Bush speech in London
Postrel has an extended excerpt of the speech. See WH release for the full text. Here is an excerpt:
The movement of history will not come about quickly. Because of our own democratic development -- the fact that it was gradual and, at times, turbulent -- we must be patient with others. And the Middle East countries have some distance to travel.
Arab scholars speak of a freedom deficit that has separated whole nations from the progress of our time. The essentials of social and material progress -- limited government, equal justice under law, religious and economic liberty, political participation, free press, and respect for the rights of women -- have been scarce across the region. Yet that has begun to change. In an arc of reform from Morocco to Jordan to Qatar, we are seeing elections and new protections for women and the stirring of political pluralism. Many governments are realizing that theocracy and dictatorship do not lead to national greatness; they end in national ruin. They are finding, as others will find, that national progress and dignity are achieved when governments are just and people are free.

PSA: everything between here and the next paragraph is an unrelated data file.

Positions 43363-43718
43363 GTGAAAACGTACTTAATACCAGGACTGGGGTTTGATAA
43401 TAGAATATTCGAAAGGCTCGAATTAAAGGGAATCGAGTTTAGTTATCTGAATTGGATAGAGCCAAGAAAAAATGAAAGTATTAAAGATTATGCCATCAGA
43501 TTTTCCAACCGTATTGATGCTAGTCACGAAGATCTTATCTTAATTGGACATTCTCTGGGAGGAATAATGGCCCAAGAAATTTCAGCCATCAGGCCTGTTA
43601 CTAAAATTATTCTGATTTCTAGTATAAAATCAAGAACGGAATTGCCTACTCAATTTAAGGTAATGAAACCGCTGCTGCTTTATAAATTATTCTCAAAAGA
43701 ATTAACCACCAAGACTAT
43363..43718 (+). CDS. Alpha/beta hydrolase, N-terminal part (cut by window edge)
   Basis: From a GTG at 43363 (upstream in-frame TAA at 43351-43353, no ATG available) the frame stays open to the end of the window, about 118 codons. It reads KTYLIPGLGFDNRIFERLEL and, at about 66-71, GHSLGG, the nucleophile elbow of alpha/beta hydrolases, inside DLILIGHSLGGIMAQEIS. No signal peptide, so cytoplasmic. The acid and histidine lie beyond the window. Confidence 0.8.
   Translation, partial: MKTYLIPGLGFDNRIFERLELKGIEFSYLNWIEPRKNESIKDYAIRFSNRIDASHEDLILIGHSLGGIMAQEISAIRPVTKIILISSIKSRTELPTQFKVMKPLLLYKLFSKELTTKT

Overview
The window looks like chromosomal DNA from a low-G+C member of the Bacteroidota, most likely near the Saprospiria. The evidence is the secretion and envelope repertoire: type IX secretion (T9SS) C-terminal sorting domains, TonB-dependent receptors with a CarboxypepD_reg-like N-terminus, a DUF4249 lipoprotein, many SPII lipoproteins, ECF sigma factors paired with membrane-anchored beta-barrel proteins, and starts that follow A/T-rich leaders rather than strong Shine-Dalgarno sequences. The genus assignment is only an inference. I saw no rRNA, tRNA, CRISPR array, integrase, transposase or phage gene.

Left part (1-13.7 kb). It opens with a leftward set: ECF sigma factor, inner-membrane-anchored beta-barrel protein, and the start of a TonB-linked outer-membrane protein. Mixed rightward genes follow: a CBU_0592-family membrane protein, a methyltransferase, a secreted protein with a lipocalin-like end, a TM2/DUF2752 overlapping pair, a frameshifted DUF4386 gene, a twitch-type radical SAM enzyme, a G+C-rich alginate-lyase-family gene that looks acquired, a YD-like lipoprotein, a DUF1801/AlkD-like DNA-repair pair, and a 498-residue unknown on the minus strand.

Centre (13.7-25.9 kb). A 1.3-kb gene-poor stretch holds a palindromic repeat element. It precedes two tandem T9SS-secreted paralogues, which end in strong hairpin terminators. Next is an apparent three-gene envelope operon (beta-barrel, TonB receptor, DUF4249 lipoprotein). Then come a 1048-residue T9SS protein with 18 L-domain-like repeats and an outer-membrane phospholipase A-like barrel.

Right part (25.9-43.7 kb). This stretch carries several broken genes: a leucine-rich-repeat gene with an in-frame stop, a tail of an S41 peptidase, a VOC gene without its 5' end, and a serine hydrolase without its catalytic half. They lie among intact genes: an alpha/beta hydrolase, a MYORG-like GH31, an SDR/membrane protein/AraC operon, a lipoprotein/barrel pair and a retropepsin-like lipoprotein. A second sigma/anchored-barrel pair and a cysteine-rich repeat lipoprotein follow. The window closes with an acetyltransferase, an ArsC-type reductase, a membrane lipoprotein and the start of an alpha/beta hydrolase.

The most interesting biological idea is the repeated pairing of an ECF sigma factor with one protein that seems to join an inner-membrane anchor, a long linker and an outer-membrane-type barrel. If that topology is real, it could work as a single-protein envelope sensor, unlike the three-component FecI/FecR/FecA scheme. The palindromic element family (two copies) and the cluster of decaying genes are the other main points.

The democratic progress we've seen in the Middle East was not imposed from abroad, and neither will the greater progress we hope to see. Freedom, by definition, must be chosen, and defended by those who choose it. Our part, as free nations, is to ally ourselves with reform, wherever it occurs.
Perhaps the most helpful change we can make is to change in our own thinking. In the West, there's been a certain skepticism about the capacity or even the desire of Middle Eastern peoples for self-government. We're told that Islam is somehow inconsistent with a democratic culture. Yet more than half of the world's Muslims are today contributing citizens in democratic societies. It is suggested that the poor, in their daily struggles, care little for self-government. Yet the poor, especially, need the power of democracy to defend themselves against corrupt elites.
Peoples of the Middle East share a high civilization, a religion of personal responsibility, and a need for freedom as deep as our own. It is not realism to suppose that one-fifth of humanity is unsuited to liberty; it is pessimism and condescension, and we should have none of it.
Really hope all involved can live up to these high ideals. I want to believe.